there is also the risk that the block end will buckle up around the
bracket under the force of the hip tiles above, leaving gaping holes and
the risk of further wind damage. To my knowledge there is no advice
provided regarding the maximum length of hip for any given rafter pitch
to guide specifiers, such that these pitfalls can be avoided.
The undertray provides a level base for the hip tiles to sit on,
producing a straight and level hip line. Without the undertray the hip
line would dip and twist, especially with high profiled pan tiles.
With thin slates the line of the leading edges of the
slates are almost level from top to bottom.
But with a profiled tile the cut may occur at any
point in the length or width which can vary enormously. As the tiles
either side of the hip will be cut differently this can result in
further variations in height from one side to the other. By having a
rigid undertray the hip line will crest just the high points in the
system. The undertray also acts as a water trough, or water shed for any
rain or snow, that may enter between the butt joints of the hip tiles,
Below the undertray is the means of keeping out any
wind-driven rain. This can take the form of a fleece that is stretched
to the shape of the tile surface to maintain the shape, much like a
dressed lead flashing would do, or a vertical foam block wedged against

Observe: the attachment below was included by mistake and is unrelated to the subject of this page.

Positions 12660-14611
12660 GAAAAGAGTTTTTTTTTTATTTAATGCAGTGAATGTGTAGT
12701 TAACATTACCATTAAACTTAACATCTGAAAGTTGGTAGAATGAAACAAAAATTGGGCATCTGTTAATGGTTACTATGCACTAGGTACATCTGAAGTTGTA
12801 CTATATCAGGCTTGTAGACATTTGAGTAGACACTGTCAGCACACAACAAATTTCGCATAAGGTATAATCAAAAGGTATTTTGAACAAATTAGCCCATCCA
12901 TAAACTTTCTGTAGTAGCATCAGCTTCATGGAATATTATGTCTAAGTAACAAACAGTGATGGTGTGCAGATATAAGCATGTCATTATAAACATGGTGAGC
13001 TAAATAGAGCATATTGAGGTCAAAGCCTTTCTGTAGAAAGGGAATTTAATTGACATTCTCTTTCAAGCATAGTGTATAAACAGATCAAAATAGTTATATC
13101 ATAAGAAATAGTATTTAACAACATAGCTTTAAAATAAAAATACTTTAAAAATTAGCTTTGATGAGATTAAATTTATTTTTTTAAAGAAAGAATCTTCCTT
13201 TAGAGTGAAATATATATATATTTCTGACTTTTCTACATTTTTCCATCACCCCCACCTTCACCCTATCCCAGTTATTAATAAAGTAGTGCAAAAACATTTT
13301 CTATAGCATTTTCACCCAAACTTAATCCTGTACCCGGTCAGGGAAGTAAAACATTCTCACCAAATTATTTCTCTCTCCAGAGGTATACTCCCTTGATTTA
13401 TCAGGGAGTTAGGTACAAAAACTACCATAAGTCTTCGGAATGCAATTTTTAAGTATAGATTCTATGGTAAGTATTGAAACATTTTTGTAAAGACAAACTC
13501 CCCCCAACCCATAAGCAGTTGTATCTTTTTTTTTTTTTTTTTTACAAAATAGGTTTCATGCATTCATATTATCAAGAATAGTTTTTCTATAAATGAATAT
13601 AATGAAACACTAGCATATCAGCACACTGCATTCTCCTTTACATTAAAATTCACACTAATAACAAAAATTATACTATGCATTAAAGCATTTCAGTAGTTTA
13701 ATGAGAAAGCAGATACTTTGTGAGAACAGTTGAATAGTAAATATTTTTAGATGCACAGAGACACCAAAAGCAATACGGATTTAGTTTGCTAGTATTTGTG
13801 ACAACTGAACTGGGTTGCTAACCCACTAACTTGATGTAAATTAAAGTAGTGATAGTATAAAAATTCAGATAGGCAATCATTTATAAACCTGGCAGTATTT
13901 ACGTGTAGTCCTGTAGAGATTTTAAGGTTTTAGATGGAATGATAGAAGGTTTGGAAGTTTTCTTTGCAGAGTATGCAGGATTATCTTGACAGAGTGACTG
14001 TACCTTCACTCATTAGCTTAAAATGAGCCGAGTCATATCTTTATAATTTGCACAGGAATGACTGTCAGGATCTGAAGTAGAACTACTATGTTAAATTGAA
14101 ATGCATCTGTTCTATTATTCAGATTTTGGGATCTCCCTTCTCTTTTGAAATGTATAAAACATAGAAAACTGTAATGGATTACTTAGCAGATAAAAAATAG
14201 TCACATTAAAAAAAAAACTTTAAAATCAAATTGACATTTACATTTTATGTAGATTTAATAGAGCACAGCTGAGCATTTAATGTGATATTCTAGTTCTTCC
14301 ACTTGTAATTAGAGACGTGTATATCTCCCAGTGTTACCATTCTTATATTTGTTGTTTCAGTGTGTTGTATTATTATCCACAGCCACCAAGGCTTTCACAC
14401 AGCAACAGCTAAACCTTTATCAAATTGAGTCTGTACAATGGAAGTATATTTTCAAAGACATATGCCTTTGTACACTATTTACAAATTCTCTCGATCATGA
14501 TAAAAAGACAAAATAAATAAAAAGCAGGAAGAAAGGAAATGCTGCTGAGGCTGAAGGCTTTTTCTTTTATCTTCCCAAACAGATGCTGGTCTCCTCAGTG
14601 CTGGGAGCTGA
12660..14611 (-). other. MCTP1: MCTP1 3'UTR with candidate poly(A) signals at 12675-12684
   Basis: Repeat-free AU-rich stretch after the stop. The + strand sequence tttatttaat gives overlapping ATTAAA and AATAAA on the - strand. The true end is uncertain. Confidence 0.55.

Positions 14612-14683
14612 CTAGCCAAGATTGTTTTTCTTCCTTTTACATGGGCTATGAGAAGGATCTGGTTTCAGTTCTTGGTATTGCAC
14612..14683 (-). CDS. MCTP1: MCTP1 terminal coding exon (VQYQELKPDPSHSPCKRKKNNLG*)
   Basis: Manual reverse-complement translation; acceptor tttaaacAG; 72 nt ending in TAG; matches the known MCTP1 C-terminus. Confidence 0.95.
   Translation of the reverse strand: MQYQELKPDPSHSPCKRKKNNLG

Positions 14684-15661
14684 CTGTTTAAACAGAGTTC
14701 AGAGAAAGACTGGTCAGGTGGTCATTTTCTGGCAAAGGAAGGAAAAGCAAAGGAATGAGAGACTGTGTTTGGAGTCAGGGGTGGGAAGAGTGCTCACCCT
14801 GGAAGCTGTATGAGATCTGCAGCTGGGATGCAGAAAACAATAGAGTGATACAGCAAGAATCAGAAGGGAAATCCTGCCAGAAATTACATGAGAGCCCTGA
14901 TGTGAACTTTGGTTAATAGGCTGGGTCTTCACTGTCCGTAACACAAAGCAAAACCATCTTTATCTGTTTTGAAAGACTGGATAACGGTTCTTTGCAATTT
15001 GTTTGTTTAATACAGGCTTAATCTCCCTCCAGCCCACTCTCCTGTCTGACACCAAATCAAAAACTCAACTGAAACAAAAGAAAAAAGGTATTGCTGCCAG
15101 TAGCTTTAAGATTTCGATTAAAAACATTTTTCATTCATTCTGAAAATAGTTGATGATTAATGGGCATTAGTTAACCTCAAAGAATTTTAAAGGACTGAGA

the cut edge of the tiles, or slates, to prevent water reaching the
underlay at that point. Whichever method is used, there is a physical
limit to the accuracy of the cut tiles and the amount of surface contact
of the fleece or foam block. In all cases the degree of surface contact
must be as much as possible and minimal contact is to be avoided as that
will be the point at which it will fail.
The cut tiles on a roof slope, especially at a shallow
rafter pitch, may be too small to reach the batten to allow a head
fixing. Even if the cut tile is nailed to a batten, there is always the
risk that the tile will rotate about the nib or nail fixing. Therefore
it is essential that the affected cut tiles are supported by a Z clip on
the leading edge, to prevent them falling out, or rotating. The Z clip
will vary in length with head-lap; therefore in most instances the clip
is bent on site. The bend must be at a right angle over the head of the
tile below to ensure that the clip can not slide out. Some manufacturers
recommend that double tiles are used when cutting tiles at a hip. This
method looks better but at shallow rafter pitches can still result in a
one nail head fixing and a rotating cut tile.
Dry hip systems work best on low pitch, light weight roof structures, on
flat interlocking tiles. As the pitch increases and the tile profile
gets deeper, so the suitability reduces. Each product manufacturer will
specify which tiles, pitch and plan angle their products can be used on
and at, but rarely mention other parameters such as rafter length or
other manufacturers’ tiles. Provided the fixing instructions are adhered
to, the dry hip system should perform as well as, or better than, a
mortar bedded hip.
- Secure all edge cuts with the clips provided and
an additional head nail where possible.
- Cut the edge tiles as parallel, and as close to
the hip rafter as possible.
- Do not leave any screw fixing, clip or other
by Chris Thomas, The Tiled Roofing Consultancy, 2 Ridlands Grove,
Limpsfield Chart, Oxted, Surrey, RH8 0ST, tel 01883 724774